Arthroscopic decompression surgery for shoulder pain has been called into question by new research in The Lancet that finds the procedure is no better than placebo.
The UK study involved people with shoulder pain for at least three months, despite having physiotherapy and steroid injections, who were randomised to arthroscopic subacromial decompression (n=90), investigational arthroscopy only (n=94) or no treatment (n=90).
At six months, those in the decompression and placebo surgery groups rated their pain and function at a similar level, with no statistical difference (32.7 points and 34.2 points, respectively).
While both forms of surgery showed a small benefit over no treatment (rated at 29.4 points in the no treatment group) the authors said the difference was unlikely to result in a noticeable difference in symptoms and was likely to be attributed to a placebo effect or postoperative physiotherapy.
Noting some limitations to the study the authors concluded that their findings called into question the value of offering the common surgery to patients.
“Over the past three decades, patients with this form of shoulder pain and clinicians have accepted this surgery in the belief that it provides reliable relief of symptoms, and has low risk of adverse events and complications.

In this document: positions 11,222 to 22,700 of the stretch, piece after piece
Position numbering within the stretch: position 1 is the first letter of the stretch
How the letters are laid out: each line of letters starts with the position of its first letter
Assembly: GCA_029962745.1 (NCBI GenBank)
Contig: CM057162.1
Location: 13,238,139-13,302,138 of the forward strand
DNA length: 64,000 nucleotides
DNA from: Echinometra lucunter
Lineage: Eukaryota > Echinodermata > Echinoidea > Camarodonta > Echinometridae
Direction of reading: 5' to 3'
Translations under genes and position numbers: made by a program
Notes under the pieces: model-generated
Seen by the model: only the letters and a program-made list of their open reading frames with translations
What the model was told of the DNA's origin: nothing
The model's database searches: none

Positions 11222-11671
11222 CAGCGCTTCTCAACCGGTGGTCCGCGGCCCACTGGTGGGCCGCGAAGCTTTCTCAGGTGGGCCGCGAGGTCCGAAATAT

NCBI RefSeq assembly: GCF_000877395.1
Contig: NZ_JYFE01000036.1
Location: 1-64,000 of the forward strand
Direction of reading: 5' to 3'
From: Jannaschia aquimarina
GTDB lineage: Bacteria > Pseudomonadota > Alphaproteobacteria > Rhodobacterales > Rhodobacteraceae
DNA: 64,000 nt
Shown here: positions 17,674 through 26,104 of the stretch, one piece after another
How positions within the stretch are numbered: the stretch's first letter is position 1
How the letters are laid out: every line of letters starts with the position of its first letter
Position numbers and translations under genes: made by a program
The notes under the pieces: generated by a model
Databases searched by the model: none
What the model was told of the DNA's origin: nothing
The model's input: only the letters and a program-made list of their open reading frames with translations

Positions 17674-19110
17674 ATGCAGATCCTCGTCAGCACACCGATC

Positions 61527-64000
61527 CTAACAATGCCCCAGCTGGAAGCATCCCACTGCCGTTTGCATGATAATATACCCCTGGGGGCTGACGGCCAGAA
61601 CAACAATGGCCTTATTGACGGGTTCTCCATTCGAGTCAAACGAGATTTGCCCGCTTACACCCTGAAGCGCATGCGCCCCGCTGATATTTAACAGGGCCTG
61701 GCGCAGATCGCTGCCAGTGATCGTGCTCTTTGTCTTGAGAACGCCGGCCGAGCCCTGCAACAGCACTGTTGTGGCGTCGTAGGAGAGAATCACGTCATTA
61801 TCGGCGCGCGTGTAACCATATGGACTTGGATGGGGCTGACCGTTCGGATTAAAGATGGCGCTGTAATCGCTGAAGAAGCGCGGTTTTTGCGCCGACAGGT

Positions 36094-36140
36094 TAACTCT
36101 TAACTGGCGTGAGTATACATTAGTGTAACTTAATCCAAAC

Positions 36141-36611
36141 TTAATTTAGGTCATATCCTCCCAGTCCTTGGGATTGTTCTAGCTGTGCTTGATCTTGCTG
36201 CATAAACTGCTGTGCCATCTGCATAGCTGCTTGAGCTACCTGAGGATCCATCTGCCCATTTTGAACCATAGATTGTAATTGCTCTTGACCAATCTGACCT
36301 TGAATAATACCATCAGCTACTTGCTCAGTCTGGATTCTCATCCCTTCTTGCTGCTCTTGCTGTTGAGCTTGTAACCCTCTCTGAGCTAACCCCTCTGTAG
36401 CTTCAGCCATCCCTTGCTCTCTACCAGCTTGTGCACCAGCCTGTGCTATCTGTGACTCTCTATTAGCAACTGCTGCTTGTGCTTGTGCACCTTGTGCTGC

However, the findings from our study suggest that surgery might not provide a clinically significant benefit over no treatment, and that there is no benefit of decompression over placebo surgery,” said investigator Professor Andrew Carr from the University of Oxford in the UK.
Writing in a linked Comment, Dr Berend Schreurs, Radboud University Medical Center, the Netherlands, says “The findings send a strong message that the burden of proof now rests on those who wish to defend the standpoint that shoulder arthroscopy is more effective than non-surgical interventions.
Hopefully, these findings from a well respected shoulder research group will change daily practice. The costs of surgery are high, and although the low occurrence of complications might suggest that the surgery is benign, there is no indication for surgery without possible gain.”